Leaders Are Nothing, Part Seven

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A word of caution. People in the church do not have the place to go up to church leaders and tell them that they are nothing. Leaders, though they are nothing, deserve respect.

“We ask you, brothers, to respect those who labor among you and are over you in the Lord and admonish you, and to esteem them very highly in love because of their work. Be at peace among yourselves” (1 Thessalonians 5:12–13). Paul reiterates this in 1 Timothy 5:17: “Let the elders who rule well be considered worthy of double honor, especially those who labor in preaching and teaching.”

Everybody is to be respected. We are to respect one another. “Love one another with brotherly affection. Outdo one another in showing honor” (Romans 12:10). Peter says, “Honor everyone” (1 Peter 2:17a).

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Leaders Are Nothing, Part Six

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Please allow me to repeat this. Paul said that he, Peter and Apollos were nothing. Paul wanted to make sure the Corinthian believers understood this so “…that no human being might boast in the presence of God” (1 Corinthians 1:29).

Paul didn’t want a company of people saying they were Paul’s followers, a group who were in “his” fellowship, so they could boast about being in the church of the amazing apostle Paul. He was thankful that he hadn’t baptized many people for that very reason. He simply wanted a church of believers who met together for their mutual strengthening and found their identity only in Jesus Christ.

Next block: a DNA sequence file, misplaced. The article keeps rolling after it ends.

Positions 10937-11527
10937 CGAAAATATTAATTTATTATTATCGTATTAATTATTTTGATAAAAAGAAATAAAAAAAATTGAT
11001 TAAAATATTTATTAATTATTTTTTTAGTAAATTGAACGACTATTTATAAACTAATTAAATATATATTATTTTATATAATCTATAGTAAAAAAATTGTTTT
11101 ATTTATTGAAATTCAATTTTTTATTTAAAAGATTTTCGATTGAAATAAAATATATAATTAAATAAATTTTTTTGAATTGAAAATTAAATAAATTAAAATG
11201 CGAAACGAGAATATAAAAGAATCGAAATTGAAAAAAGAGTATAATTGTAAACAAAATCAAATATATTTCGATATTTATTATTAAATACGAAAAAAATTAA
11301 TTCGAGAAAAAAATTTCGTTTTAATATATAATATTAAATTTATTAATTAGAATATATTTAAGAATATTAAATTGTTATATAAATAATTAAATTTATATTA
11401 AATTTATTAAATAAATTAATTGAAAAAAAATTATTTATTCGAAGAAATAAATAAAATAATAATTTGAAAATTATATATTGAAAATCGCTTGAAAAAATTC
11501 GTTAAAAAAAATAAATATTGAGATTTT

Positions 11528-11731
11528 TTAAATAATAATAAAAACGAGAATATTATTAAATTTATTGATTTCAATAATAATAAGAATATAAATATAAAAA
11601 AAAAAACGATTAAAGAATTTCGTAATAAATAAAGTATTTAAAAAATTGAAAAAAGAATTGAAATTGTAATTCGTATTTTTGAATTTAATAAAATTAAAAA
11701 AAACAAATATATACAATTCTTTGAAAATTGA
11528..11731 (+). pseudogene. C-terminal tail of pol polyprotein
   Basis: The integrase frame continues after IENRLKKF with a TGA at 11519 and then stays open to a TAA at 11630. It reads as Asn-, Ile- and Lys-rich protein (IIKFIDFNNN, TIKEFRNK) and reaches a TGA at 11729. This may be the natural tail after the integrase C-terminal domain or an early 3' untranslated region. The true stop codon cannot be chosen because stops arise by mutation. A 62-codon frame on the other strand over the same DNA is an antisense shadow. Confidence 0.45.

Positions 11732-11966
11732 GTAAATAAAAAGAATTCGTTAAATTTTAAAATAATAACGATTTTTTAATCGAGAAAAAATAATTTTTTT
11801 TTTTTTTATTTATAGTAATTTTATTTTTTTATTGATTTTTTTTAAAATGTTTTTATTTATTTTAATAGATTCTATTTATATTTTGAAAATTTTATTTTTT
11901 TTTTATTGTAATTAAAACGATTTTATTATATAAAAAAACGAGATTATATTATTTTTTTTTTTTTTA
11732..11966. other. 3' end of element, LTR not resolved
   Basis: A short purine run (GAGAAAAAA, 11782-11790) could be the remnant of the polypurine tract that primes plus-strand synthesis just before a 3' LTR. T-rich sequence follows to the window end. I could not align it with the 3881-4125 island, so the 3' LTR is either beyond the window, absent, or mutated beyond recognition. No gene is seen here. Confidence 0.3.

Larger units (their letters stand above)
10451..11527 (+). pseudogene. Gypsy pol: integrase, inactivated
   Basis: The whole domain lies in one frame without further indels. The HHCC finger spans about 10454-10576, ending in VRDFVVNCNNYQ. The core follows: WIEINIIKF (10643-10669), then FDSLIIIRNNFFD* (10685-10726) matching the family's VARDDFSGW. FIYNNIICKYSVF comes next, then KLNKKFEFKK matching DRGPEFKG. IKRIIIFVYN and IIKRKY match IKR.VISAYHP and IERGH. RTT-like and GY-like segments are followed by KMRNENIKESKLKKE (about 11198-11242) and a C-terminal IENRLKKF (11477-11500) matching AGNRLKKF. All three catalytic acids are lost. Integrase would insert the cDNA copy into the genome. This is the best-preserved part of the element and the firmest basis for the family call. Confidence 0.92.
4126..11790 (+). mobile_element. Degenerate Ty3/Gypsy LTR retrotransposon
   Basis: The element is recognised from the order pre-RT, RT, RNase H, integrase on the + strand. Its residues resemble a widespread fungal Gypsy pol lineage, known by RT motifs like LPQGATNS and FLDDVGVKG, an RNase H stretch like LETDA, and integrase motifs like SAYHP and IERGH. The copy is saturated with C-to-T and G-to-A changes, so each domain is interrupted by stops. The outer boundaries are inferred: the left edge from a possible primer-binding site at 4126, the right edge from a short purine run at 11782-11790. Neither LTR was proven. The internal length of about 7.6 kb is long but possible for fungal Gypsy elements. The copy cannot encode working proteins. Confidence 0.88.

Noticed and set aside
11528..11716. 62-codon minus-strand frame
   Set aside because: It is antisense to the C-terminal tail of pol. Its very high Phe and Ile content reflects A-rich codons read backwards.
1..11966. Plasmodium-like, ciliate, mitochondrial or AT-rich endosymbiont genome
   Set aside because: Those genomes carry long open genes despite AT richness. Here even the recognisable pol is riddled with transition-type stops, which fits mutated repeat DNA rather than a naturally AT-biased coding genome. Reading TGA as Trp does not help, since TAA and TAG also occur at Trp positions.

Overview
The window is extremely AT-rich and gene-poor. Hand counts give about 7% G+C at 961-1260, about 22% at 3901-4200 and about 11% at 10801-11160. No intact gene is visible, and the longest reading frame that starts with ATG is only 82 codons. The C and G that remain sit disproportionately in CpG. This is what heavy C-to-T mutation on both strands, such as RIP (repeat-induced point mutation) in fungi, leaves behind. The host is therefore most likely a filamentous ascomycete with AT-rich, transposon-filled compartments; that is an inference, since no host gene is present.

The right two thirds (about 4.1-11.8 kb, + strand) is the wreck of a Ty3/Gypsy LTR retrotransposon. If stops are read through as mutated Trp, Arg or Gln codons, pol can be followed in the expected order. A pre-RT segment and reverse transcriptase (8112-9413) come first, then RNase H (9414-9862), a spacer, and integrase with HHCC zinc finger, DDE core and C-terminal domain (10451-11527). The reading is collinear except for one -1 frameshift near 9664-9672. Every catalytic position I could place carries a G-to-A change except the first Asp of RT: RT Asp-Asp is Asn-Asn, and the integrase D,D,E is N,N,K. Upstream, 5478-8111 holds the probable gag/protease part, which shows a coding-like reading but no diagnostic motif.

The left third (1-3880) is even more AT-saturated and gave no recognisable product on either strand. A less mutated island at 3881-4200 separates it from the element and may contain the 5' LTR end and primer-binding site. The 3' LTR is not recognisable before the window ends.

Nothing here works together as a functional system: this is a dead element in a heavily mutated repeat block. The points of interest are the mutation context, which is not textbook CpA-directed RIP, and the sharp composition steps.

He wanted to make sure that their “…faith might not rest in the wisdom of men but in the power of God” (1 Corinthians 2:5).

This is stunning.

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Leaders Are Nothing, Part Five

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From Paul’s point of view, the church was headed in a disastrous, worldly direction when divisions over joining oneself to “charismatic” personalities were materializing. “For when one says, ‘I follow Paul,’ and another, ‘I follow Apollos,’ are you not being merely human?” (1 Corinthians 3:4a).

He tells the Corinthians that both he and Apollos were simply “workers together,” and they were really one: “He who plants and he who waters are one” (1 Corinthians 3:8a). They were both trying to nurture a plant, which God was causing to grow—and by that growth, Paul didn’t mean numerical increase, but rather upward, healthy, fruit-producing development. In all of his writings, Paul did not mention any numbers whatsoever concerning his ministry. That was not his concern. His concern, like that of Jesus, was to make disciples who would follow the Lord to the ends of the earth, willing to sacrifice their own lives.

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